Over the last decade the various teachers unions across the country have expanded their operations into the courtroom. Unions have threatened, and even successfully litigated, "adequacy" lawsuits across the country, to force states to increase funds to K-12 education.
On Tuesday, Lynn Warne, president of the Nevada State Education Association, threatened such an adequacy lawsuit.
But what exactly is "adequate" funding?
The National Center for Education Statistics reports that during the 1959-60 school year, Nevada spent $430 per pupil. By the 1999-2000 school year, Nevada was spending $6,145 per pupil. After adjusting for inflation, Nevada spent about 146 percent more per pupil in 2000 than it did in 1960.
Despite this drastic increase in funding, Nevada System of Higher Education Chancellor Jim Rogers recently lamented the decline in educational quality during that span:
What then has made the Nevada education system go from good to average to less than average since the 1960s when Nevada's high schools won multiple awards for being among the best in the nation?
Inadequate spending certainly hasn't been the problem. We've increased per-pupil spending even further since 2000. The Clark County School District, for example, spends 15 percent more per pupil today than in 2000. But to some, of course, whatever we spend is never enough.
The claim that Nevada funds education inadequately is false. But even beyond that, the per-pupil figures reported by the education establishment don't paint an accurate picture of how much is actually spent to educate a student in the Silver State. Simply put, Nevada's policymakers calculate per-pupil spending by excluding hundreds of millions of dollars in education-related expenses.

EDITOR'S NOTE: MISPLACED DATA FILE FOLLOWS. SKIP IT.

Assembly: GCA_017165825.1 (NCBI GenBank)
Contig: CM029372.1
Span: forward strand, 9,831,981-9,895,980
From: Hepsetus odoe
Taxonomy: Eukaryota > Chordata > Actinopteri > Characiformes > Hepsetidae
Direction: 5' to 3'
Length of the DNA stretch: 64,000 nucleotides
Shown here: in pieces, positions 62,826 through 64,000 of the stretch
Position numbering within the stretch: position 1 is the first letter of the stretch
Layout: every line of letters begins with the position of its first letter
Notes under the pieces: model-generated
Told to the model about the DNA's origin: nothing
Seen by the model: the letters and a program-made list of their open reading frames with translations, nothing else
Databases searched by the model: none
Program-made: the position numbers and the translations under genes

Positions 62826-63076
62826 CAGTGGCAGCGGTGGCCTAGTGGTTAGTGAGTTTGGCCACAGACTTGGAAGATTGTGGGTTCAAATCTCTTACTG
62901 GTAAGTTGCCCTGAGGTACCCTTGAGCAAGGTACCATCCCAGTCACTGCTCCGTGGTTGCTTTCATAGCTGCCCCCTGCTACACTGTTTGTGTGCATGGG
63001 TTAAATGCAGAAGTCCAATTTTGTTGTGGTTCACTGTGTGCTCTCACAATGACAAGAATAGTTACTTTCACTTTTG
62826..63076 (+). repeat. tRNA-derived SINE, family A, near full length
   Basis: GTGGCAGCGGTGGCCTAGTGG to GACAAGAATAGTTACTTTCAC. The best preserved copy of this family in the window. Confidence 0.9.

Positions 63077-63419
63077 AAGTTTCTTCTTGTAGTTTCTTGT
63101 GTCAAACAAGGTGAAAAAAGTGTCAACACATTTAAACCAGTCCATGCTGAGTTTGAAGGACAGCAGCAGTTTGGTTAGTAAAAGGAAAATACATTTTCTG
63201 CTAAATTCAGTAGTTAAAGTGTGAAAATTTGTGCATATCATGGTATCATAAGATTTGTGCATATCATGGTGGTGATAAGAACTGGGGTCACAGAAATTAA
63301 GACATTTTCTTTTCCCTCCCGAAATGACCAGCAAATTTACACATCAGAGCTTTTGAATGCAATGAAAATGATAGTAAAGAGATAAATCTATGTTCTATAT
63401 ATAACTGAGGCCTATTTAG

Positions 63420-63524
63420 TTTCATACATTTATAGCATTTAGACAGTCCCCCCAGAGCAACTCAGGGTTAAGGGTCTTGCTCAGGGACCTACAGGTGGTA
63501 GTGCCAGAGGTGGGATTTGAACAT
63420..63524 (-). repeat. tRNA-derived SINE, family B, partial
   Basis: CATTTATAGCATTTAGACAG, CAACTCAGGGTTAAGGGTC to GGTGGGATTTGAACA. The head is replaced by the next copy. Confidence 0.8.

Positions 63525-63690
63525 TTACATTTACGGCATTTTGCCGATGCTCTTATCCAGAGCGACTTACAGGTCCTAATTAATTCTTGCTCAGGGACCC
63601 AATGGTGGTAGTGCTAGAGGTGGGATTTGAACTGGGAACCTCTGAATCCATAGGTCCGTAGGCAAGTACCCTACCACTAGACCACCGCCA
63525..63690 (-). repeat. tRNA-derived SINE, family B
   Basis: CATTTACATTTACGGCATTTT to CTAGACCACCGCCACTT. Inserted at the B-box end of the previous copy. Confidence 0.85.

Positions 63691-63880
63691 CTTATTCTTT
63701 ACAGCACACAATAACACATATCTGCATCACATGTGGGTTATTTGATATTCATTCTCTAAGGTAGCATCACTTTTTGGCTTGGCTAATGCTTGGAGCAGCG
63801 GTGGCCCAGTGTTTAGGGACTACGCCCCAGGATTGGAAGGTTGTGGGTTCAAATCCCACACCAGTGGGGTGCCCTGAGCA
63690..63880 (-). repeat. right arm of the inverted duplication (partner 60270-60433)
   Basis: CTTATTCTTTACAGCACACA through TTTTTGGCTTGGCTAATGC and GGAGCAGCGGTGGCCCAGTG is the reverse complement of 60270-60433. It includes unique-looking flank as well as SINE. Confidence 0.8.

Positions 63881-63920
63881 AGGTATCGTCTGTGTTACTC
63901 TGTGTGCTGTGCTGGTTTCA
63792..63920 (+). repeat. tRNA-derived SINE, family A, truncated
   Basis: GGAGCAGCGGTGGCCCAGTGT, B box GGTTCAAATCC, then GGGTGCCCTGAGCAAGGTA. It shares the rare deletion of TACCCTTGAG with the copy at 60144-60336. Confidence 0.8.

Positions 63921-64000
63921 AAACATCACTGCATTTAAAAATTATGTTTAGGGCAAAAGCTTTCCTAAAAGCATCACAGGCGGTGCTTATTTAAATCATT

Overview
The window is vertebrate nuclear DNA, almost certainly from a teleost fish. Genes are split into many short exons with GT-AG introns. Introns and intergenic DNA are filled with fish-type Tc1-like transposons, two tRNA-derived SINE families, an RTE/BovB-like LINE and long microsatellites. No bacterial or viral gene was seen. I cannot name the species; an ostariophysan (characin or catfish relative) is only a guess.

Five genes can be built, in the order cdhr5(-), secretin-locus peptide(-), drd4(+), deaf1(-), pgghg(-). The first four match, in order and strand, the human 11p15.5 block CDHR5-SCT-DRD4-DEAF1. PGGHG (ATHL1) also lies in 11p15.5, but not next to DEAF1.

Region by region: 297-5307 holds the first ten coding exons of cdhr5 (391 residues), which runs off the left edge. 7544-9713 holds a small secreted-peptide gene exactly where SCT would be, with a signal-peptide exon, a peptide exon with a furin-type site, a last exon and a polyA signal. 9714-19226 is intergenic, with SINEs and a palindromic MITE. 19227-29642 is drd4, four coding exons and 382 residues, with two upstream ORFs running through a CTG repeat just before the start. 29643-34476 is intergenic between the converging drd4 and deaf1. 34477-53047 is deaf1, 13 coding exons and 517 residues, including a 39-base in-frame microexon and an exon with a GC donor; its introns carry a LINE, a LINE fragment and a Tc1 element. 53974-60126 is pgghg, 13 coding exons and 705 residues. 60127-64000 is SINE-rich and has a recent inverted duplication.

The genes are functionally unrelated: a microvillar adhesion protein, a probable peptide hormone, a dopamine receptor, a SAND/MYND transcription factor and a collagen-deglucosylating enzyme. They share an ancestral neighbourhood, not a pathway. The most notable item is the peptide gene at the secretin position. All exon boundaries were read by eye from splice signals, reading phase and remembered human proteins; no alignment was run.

Not only do they exclude very costly capital projects and debt service funds, but they also don't count dollars spent on federal programs, food services and special service funds. The latter — to name just a few — can include classroom-size reduction, all-day kindergarten, special-education programs, reading programs, mentoring programs, advanced-placement programs, drop-out prevention programs, professional development and teacher bonuses.
The Nevada Policy Research Institute recently looked at the total expenditures that each school district reported to the state and then divided by the student enrollment. Average per-pupil spending for the 2008-09 school year in Nevada was $13,052. Around the state, spending ranged from $10,899 in Churchill County to $49,551 in Eureka County. Clark County School District spent $13,387 per pupil, and Washoe County, the second-largest school district, spent $11,393 per student. The full report, titled "Funding Fantasies: Nevada K-12 education spends more than you think," is available at www.npri.org.
In total, for the 2008-09 school year, Nevada's school districts budgeted $5.4 billion from their various sources to spend on K-12 education. Unfortunately, neither the state nor the various school districts make a strong effort to determine how effective the spending is. In fact, state legislators and school district administrators mandate that many programs be funded regardless of their impact. This top-down, centralized approach to public education is ineffective, wasteful and stifles innovation. It does not, however, justify hiding the true cost of education in the Silver State.
Patrick R. Gibbons is an education policy analyst at the Nevada Policy Research Institute.